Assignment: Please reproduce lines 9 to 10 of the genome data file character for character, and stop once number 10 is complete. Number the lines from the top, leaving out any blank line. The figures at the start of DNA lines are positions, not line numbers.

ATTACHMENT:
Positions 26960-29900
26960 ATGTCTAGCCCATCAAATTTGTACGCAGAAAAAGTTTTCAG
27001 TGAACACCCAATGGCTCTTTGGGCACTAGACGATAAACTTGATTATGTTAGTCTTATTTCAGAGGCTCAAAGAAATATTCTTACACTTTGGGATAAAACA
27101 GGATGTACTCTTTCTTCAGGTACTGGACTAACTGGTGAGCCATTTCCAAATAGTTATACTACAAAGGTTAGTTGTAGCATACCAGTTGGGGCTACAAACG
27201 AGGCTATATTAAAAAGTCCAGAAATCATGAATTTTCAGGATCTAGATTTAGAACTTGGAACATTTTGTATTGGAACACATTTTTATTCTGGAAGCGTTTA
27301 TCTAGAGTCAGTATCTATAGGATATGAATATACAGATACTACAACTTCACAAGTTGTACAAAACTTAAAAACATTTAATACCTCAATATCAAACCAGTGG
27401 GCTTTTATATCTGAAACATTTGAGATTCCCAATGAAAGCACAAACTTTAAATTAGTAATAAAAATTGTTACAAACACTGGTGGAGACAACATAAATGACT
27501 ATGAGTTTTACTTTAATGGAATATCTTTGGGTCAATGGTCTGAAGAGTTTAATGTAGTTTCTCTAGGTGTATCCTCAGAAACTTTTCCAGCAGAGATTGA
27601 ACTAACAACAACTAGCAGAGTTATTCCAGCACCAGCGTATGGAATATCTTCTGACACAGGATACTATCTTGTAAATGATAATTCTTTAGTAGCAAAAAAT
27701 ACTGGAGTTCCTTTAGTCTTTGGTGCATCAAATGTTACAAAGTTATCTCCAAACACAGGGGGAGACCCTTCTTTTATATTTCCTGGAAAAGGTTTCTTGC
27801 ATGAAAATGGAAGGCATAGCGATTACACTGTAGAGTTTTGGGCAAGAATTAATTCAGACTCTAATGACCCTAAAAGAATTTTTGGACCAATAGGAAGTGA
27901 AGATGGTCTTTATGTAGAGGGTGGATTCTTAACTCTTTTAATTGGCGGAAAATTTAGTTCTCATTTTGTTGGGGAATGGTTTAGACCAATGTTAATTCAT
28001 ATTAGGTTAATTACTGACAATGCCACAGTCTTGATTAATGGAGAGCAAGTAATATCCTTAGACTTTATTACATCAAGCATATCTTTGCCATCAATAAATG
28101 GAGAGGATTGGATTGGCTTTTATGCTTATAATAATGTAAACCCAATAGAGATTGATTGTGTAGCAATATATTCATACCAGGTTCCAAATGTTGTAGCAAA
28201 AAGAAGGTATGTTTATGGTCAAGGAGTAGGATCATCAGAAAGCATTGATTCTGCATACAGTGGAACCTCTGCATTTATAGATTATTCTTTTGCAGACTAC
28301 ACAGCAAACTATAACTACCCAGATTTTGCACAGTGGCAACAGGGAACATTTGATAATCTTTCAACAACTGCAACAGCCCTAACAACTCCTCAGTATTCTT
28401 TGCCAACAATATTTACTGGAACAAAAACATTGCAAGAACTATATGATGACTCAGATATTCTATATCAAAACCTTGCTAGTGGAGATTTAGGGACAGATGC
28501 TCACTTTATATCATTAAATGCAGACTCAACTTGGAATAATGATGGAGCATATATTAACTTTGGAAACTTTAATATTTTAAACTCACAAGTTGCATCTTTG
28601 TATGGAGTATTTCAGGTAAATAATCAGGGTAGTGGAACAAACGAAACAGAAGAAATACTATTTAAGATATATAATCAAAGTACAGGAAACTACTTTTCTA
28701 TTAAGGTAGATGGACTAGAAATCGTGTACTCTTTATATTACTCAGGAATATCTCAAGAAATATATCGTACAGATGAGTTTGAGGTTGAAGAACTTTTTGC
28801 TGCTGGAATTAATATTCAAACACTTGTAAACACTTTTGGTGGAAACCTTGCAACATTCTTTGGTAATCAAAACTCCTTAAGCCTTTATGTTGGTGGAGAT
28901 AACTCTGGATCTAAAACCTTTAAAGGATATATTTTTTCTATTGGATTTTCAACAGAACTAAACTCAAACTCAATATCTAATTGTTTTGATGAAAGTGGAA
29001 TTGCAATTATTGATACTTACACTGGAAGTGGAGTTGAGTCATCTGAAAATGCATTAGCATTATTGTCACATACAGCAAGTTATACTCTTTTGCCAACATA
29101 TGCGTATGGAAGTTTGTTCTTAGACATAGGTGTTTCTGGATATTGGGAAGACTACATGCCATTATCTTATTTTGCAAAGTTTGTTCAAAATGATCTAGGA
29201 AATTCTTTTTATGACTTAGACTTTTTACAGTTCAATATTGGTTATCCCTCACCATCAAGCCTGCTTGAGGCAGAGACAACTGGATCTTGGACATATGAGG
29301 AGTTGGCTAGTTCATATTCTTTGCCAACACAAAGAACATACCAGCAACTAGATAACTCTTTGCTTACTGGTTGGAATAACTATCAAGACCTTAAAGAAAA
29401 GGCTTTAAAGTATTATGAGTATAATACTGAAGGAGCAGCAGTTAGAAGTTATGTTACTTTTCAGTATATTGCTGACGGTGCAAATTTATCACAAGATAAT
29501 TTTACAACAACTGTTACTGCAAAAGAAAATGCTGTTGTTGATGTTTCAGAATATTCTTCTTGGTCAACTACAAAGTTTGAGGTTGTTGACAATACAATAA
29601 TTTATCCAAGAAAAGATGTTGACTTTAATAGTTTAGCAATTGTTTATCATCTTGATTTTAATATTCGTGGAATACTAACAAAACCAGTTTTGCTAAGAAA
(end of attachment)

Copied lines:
27601 ACTAACAACAACTAGCAGAGTTATTCCAGCACCAGCGTATGGAATATCTTCTGACACAGGATACTATCTTGTAAATGATAATTCTTTAGTAGCAAAAAAT
27701 ACTGGAGTTCCTTTAGTCTTTGGTGCATCAAATGTTACAAAGTTATCTCCAAACACAGGGGGAGACCCTTCTTTTATATTTCCTGGAAAAGGTTTCTTGC